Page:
(Register-Guard, The (Eugene, OR) Via Acquire Media NewsEdge) Nov. 30–Gas prices in the Eugene-Springfield area topped $4 a gallon for most of the summer. Now, just a few months later, prices are less than half that.
But local businesses say that, unlike the average motorist, they haven’t seen much benefit from lower prices at the pump. They’re still stuck paying fuel surcharges for freight, several business people said. Plus, their other costs of doing business continue to climb, and business, in general, is slowing because the economy is mired in what many are now calling a recession — all of which outweighs any benefits from lower fuel prices.
The federal government recently issued an estimate that the average price for regular gas next year would be $2.37 a gallon, she said.
“Lower fuel prices will probably be the norm — at least through the end of the year and into early 2009,” Dodds said. “The thought is that gas prices are basically along for the ride with what’s happening with the general economy. When the economy starts to rebound, it’s likely that gas and oil prices will go back up again.”
So where does that leave local businesses? Not much better off than when fuel costs hit record levels, many of them say.
“We’re doing a little better with expenses in the gas end,” said Mike Gregory, who owns Sunshine Limo Service in Eugene, with his wife, Cheryl. But business has slowed a bit, especially in the Portland market, where operators are responding to slackened demand by lowering their prices, he said. “So I’d say, if anything, it’s a wash,” Gregory said.
On all its runs, Sunshine Limo charges a fuel surcharge of 7 percent of the total bill. Gregory said for years he charged 5 percent, but increased it when fuel prices topped $2 a gallon. When gas prices peaked this summer at more than $4 a gallon, Gregory bumped up the fuel surcharge to 10 percent on longer-distance runs, north of Junction City or south of Cottage Grove. But now it’s back down to 7 percent, he said.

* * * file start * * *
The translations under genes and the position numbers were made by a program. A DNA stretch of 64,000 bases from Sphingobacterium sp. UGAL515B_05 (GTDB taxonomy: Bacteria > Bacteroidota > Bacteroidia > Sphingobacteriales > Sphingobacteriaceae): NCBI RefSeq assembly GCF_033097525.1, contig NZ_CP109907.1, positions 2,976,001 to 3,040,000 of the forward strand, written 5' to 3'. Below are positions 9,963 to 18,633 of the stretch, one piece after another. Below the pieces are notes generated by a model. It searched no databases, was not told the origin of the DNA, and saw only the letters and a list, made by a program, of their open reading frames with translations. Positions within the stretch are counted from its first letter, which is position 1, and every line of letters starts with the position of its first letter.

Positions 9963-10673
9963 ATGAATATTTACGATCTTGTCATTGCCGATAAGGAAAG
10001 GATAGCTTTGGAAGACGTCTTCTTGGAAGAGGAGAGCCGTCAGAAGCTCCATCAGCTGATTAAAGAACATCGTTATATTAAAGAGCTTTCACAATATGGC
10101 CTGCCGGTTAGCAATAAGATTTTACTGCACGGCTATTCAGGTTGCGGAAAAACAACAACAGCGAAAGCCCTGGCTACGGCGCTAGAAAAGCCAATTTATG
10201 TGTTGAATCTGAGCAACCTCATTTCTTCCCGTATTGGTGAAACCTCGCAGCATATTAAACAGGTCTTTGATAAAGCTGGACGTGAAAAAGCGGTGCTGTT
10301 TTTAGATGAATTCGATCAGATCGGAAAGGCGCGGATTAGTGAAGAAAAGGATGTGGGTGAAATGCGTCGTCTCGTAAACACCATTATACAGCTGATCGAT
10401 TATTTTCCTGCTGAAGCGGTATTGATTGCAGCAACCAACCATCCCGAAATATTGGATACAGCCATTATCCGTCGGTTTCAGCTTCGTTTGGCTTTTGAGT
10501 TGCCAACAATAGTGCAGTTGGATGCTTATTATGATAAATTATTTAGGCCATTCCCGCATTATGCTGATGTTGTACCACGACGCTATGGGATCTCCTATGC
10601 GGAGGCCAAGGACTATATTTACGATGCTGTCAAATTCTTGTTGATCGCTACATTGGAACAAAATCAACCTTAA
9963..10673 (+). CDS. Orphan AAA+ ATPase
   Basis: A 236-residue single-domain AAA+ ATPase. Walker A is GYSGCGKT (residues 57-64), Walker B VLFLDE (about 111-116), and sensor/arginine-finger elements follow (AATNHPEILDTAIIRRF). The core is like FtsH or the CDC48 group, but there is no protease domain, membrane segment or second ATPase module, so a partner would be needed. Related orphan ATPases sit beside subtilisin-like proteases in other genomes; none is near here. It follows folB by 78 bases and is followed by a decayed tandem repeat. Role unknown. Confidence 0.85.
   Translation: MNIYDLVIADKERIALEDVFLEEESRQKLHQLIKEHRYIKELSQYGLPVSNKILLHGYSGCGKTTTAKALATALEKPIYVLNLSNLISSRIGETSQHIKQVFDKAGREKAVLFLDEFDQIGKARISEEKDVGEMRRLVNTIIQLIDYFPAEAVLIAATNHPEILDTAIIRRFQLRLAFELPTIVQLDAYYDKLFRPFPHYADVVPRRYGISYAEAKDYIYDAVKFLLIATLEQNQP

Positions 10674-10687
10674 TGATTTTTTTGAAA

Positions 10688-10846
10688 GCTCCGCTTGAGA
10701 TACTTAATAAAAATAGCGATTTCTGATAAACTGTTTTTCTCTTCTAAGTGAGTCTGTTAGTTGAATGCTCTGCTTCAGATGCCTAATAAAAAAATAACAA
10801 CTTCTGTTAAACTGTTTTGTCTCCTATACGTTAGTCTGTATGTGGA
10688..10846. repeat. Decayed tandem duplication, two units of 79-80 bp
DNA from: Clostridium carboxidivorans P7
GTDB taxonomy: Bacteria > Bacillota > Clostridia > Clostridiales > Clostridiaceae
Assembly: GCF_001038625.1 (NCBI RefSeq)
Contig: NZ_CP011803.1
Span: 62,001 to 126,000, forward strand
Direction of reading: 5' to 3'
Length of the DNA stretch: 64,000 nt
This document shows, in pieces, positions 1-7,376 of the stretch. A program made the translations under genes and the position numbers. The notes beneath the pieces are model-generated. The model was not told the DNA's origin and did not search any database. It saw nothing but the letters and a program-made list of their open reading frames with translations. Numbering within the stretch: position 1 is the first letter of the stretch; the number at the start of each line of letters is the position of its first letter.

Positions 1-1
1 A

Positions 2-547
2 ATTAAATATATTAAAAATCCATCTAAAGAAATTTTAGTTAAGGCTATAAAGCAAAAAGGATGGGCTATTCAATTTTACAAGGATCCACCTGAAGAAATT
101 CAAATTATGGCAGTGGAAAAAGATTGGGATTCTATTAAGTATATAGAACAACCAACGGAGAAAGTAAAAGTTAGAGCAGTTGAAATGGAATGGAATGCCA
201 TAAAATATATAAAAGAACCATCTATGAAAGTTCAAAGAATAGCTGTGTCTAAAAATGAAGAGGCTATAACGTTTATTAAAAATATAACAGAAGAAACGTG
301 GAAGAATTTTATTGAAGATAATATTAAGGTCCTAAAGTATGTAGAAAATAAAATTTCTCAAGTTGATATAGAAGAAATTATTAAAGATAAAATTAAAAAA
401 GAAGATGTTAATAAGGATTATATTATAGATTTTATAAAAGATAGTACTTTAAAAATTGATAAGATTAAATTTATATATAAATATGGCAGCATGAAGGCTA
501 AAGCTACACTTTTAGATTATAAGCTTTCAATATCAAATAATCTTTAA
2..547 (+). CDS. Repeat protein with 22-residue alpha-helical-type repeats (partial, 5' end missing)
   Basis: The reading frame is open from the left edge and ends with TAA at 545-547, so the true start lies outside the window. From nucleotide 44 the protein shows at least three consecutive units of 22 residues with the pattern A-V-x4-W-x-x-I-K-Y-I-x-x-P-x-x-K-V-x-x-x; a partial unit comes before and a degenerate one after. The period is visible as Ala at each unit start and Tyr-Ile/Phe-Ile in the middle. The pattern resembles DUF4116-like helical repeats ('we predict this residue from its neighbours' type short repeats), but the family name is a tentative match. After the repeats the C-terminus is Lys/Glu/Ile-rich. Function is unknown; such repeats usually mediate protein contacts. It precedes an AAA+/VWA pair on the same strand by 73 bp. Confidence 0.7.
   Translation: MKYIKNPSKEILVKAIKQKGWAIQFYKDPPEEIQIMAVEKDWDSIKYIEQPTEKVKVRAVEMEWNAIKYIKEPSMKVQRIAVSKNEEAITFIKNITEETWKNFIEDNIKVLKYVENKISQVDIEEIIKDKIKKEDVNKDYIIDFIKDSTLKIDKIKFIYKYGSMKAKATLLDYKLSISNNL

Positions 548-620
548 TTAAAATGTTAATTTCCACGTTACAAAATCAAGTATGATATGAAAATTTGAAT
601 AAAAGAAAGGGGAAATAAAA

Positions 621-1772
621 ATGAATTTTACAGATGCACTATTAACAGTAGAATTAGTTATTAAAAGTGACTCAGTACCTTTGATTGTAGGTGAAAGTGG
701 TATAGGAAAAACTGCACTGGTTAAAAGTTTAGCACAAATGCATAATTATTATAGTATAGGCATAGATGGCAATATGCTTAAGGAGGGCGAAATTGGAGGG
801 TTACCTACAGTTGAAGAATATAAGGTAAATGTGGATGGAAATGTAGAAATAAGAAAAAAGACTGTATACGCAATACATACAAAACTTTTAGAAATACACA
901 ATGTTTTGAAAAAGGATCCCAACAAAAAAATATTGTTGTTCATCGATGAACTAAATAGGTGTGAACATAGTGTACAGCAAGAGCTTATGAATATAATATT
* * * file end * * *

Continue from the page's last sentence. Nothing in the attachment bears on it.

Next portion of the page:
If gas prices hold below $2 a gallon, the surcharge could go down to 5 percent. “But I have my doubts,” Gregory said.
This past month, the limo company’s gas bill dropped by about $1,000, but that’s partly because overall business is down, Gregory said.
“It’s nothing to get panicky about,” he said. “It’s just something we’re keeping a keen eye on.”
Cummings Moving Systems, a Mayflower agent with about 10 employees in Eugene, doesn’t get to set its own fuel surcharges. They’re determined by state regulators on trips within Oregon, and by the federal government on trips across states.
Over the past year, those surcharges have been changing about quarterly, said Dan Street, Cummings’ vice president of operations in Albany.
Surcharges for moves in Oregon peaked at about 6 percent of total costs, and are now at 2 percent. Surcharges for inter-state moves probably went as high as 21 percent this summer, and now are at 4 percent, Street said.
Of greater concern than fuel prices is the overall state of the economy, Street said. Most companies aren’t expanding or hiring, and Cummings’ corporate customers aren’t moving employees around as frequently as they did when the economy was booming, he said.